FORT ST. JOHN, B.C. — Court documents filed last Thursday show that the Attorney General of Canada has taken “no position” and has not filed evidence to defend against an application by the West Moberly and Prophet River First Nations to seek an injunction suspending construction of the Site C dam.
In January, the two First Nations announced that they would be suing the provincial government and BC Hydro after Premier John Horgan announced last December that the government was continuing with Site C. As part of their lawsuit, the two First Nations are seeking an injunction to suspend construction of the dam during the trial. If successful, the injunction will halt work on the $10.7 billion-dollar dam for anywhere from 18 months to several years while the trial concludes.
In its Response to Civil Claim, which was also filed Thursday, the federal government admits that it did not make a legal determination on whether Site C infringes Treaty 8, and states that the issue must either be “tested” by the Court at trial or resolved “in other contexts beyond litigation.” The Treaty 8 First Nations opposed to the dam are now calling on the B.C. Government to follow suit.
“Canada has laid down its weapons. Now it’s time for BC to disarm. Let’s try diplomacy,” said West Moberly First Nations Chief Roland Willson. “If the Premier truly wishes to respect the constitution and the Treaty 8 rights it protects, he shouldn’t be encouraging BC Hydro to destroy those rights before the courts have the chance to weigh in. The Premier can meet with us and our federal counterparts to work out how best to wind down work on Site C until the question of Treaty infringement is finally decided.”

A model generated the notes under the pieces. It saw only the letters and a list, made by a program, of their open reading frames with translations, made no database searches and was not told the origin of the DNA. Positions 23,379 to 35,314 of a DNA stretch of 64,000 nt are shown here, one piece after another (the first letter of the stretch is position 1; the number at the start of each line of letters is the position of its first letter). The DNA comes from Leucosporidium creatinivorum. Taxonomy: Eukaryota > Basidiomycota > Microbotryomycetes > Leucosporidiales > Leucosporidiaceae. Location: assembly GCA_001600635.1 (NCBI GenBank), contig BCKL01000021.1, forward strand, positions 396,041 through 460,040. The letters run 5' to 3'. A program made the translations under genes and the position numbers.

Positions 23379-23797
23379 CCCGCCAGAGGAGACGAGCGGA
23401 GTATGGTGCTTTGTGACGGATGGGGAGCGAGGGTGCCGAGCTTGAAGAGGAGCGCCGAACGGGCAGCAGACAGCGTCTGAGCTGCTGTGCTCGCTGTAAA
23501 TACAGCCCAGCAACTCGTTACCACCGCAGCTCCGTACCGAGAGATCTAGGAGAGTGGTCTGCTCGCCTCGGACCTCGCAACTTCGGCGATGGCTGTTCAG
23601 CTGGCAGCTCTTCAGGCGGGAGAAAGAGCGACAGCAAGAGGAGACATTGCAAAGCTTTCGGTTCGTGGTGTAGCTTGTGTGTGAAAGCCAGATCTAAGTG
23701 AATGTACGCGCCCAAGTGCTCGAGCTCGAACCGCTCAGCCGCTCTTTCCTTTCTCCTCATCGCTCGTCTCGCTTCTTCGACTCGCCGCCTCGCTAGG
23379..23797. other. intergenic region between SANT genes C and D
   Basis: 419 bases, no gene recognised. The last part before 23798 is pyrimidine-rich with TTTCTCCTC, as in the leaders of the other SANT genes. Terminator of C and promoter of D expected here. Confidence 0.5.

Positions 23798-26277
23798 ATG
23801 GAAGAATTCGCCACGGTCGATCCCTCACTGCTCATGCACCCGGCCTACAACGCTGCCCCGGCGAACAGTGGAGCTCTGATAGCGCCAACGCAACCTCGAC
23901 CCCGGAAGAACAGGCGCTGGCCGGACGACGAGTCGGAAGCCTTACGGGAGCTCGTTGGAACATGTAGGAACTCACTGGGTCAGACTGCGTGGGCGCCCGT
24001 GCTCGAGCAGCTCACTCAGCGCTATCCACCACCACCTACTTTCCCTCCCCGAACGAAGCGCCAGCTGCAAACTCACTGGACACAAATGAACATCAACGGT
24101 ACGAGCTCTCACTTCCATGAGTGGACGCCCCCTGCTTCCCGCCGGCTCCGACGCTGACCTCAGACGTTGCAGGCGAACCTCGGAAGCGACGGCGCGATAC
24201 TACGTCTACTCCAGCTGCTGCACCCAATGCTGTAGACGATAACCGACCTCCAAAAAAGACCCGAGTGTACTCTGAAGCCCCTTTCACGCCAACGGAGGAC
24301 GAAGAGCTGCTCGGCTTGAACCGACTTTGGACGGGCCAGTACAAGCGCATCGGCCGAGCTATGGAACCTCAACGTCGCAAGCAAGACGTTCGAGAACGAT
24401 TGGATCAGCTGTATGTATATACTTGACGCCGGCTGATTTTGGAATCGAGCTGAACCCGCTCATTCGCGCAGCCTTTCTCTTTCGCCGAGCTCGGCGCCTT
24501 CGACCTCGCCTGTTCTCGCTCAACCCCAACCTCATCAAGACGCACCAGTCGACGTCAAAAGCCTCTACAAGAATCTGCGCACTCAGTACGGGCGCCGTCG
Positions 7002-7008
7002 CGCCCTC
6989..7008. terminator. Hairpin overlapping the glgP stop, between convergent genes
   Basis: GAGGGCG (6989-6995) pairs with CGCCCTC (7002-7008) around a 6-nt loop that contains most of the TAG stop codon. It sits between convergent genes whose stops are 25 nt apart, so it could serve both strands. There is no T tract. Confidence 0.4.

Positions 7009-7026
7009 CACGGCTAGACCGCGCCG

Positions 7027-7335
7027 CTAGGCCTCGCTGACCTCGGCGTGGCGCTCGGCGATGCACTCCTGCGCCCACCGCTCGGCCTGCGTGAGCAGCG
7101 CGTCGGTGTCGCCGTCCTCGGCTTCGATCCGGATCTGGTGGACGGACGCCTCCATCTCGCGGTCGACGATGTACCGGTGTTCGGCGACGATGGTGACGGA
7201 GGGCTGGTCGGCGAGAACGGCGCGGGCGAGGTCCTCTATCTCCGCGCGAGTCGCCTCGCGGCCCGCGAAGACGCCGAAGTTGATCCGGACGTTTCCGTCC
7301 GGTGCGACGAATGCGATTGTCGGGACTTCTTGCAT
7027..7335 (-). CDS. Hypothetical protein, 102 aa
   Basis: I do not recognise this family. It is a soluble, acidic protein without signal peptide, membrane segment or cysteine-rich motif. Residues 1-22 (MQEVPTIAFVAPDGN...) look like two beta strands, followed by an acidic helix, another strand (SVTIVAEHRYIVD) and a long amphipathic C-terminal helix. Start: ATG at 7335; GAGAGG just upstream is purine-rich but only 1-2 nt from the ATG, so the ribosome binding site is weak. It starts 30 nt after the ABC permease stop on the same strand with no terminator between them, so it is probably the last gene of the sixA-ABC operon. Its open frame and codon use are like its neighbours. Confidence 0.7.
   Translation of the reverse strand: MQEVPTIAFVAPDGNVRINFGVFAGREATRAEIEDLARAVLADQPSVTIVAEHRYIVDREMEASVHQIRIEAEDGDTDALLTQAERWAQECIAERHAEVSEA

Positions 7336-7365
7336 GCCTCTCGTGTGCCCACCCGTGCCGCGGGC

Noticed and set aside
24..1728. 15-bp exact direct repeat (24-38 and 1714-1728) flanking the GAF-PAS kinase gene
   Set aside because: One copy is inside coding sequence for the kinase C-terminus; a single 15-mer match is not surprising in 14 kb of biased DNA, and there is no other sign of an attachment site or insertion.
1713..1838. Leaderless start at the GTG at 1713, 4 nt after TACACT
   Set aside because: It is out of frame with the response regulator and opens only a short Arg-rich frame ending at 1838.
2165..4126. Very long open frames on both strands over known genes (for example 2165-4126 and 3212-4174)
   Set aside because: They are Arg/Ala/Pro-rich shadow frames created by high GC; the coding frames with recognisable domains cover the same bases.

This is not the first time the feds have followed a different path than B.C. government over a dispute with First Nations. Last summer, the federal government backed the Tsilhqot’in First Nation’s injunction against provincial permits for the New Prosperity mine, and even got federal injunction to stop the permitted work.
The decision from the federal government follows a work stoppage on Site C in February that the First Nations are claiming as a victory. Rather than oppose an interim, interim injunction threatened by the First Nations’ lawyers, BC Hydro abruptly sent home contractors that were in the process of logging a 30-kilometre tract of old growth forests for the project’s proposed transmission line. Hydro has said that the work will remain suspended until after the injunction is decided later this summer.
The injunction hearing is set to take place in BC Supreme Court from July 23rd to August 4th.